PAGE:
Sharing your food with someone else is a sign of intimacy. Indeed, the first thing many couples shared was probably a meal. Where gender is concerned, feeding and sharing food has a broader meaning for women than for men, because for women feeding may more strongly implies care-taking, while for men feeding may more strongly imply romantic involvement. The saying that, “The way to a man's heart is through his stomach,” may have some merit here. Yet, aside from couples who are romantically involved, the act of preparing a meal and sharing it with friends and family members is an expression of how connected you feel to them. This is different from ordering takeout or buying a 'box food' on the road and then sharing it with someone. I do not want to discount the interest that someone may show in ensuring that another receives a meal; however, I do wish to foreground the underlying positive thought that energy and emotions all go together with meal preparation and sharing.

Additionally, preparing our own meals, or as many of them as possible, also puts us more in control of what goes down our throats. You can monitor your salt and sugar intake, reduce or eliminate your gluten intake, and increase your intake of fresh fruits and vegetables. Plus, the positive energy expended in meal preparation adds to your sense of well-being. There is nothing quite so great as sitting down to eat a meal that you prepared and enjoying every single bite, or watching someone else savour your cooking.

So, now that time may be hanging heavy on your hands because we are more inside than outside, it's a great idea to go back to cooking or to learning how to cook.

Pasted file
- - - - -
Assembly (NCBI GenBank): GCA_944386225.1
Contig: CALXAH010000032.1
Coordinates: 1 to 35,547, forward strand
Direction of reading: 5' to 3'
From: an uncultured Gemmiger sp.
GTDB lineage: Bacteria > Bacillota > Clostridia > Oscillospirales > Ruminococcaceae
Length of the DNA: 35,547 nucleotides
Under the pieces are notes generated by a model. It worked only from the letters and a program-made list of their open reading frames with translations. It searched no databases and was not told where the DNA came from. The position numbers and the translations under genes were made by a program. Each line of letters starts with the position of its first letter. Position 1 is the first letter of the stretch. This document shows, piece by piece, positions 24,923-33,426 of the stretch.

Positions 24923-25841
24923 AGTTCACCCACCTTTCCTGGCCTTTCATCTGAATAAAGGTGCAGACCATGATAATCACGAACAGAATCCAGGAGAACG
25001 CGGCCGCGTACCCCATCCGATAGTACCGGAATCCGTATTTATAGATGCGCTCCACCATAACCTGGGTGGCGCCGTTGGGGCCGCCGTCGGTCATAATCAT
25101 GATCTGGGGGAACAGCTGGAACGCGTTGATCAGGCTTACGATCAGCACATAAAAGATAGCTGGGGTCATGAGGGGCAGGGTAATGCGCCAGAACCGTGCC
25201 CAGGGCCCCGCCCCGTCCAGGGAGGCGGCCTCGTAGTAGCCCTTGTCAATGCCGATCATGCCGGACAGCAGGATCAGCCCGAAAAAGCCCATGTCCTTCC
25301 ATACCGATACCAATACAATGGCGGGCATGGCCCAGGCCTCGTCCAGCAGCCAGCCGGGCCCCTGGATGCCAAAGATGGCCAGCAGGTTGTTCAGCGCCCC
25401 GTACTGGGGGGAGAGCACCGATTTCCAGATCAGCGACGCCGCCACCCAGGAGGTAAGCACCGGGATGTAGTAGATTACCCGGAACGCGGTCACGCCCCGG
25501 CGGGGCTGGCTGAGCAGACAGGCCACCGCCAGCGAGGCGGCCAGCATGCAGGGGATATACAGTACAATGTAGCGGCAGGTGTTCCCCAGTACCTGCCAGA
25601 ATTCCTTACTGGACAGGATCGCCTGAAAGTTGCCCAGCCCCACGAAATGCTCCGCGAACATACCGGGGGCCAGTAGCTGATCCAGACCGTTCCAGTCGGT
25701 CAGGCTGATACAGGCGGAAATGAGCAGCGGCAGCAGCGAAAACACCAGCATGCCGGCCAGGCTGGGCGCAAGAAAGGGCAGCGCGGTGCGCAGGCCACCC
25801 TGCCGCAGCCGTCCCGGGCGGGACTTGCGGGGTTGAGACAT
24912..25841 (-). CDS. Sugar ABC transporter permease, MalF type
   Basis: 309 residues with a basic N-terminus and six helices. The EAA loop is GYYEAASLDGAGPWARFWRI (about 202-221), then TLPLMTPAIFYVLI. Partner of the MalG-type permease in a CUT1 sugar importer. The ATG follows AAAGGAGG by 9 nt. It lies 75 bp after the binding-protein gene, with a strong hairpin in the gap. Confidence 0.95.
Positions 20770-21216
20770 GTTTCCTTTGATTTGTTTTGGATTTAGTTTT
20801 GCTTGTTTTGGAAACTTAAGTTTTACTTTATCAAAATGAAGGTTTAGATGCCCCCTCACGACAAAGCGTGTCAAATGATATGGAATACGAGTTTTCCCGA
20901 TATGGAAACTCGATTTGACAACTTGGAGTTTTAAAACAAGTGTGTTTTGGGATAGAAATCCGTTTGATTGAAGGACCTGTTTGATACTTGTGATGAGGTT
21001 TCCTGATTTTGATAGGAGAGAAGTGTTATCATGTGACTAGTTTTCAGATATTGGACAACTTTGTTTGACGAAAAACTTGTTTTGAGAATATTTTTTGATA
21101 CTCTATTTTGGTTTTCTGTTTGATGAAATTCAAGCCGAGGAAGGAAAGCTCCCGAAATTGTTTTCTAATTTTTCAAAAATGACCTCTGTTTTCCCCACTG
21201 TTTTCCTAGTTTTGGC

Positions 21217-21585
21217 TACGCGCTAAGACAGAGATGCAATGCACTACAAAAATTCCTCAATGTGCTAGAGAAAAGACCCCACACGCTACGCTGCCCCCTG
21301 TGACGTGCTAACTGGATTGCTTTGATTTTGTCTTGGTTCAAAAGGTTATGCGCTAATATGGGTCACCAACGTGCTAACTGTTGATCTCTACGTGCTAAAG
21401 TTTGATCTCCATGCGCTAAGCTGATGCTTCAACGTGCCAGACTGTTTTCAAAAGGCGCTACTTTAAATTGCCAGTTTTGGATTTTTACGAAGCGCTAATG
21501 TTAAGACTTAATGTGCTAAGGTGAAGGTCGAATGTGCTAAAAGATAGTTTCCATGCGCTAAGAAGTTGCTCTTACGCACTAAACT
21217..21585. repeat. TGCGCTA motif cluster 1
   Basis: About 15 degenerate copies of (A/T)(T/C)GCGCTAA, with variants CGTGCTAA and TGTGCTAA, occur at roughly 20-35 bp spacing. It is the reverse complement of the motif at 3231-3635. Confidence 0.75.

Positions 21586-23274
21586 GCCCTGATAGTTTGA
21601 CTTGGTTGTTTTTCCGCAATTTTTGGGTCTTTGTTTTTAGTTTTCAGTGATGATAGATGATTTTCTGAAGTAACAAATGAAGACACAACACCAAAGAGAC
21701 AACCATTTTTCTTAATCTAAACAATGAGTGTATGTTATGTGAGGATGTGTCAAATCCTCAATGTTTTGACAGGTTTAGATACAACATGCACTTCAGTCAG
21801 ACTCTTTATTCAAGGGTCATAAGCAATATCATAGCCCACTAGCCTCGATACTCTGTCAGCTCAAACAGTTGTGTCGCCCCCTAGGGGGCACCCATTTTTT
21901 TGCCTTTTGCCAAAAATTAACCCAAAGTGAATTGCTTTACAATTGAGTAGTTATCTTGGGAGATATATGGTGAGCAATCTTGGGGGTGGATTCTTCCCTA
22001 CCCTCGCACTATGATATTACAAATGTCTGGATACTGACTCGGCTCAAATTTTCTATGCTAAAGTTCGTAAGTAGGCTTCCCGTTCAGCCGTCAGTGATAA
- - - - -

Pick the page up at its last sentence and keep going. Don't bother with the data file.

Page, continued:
My good friend, Chef Noel Cunningham, has been encouraging his followers online to try new ideas during this time. His strawberry-mint cocktail shared on Facebook Live last week proved very stirring. Even as new recipes are important, Chef Noel noted that he highly recommends everyone to try to prepare a favourite meal and as many comfort foods to also help with mental health at this time. He underscores the fact that food plays an important role not only for nutrition or to stop hunger, but it also sets our mood. Of course, he reminds us that food brings everyone together and, since we all inside, now is the time to cook with the family to build bonds, and also try new recipes. Even if you live alone, this is a good time to try new recipes. I've tried several recipes from Chef Noel's cookbook and highly recommend his Coconut Mango Lime Smoothie and his Jamaican Saltfish Pepper Pot Soup as two easy-to-make recipes.

Who knows how you will come out on the other side of all this? If you are just starting your culinary journey, refining your skills or honing your culinary excellence, cooking is an excellent way to pass the time, manage your nutritional needs, hone your skills, and share with those you love. Continue to keep safe and healthy along this journey.

Donna P Hope, PhD, is professor of culture, gender and society at The University of the West Indies. Send comments to the Observer or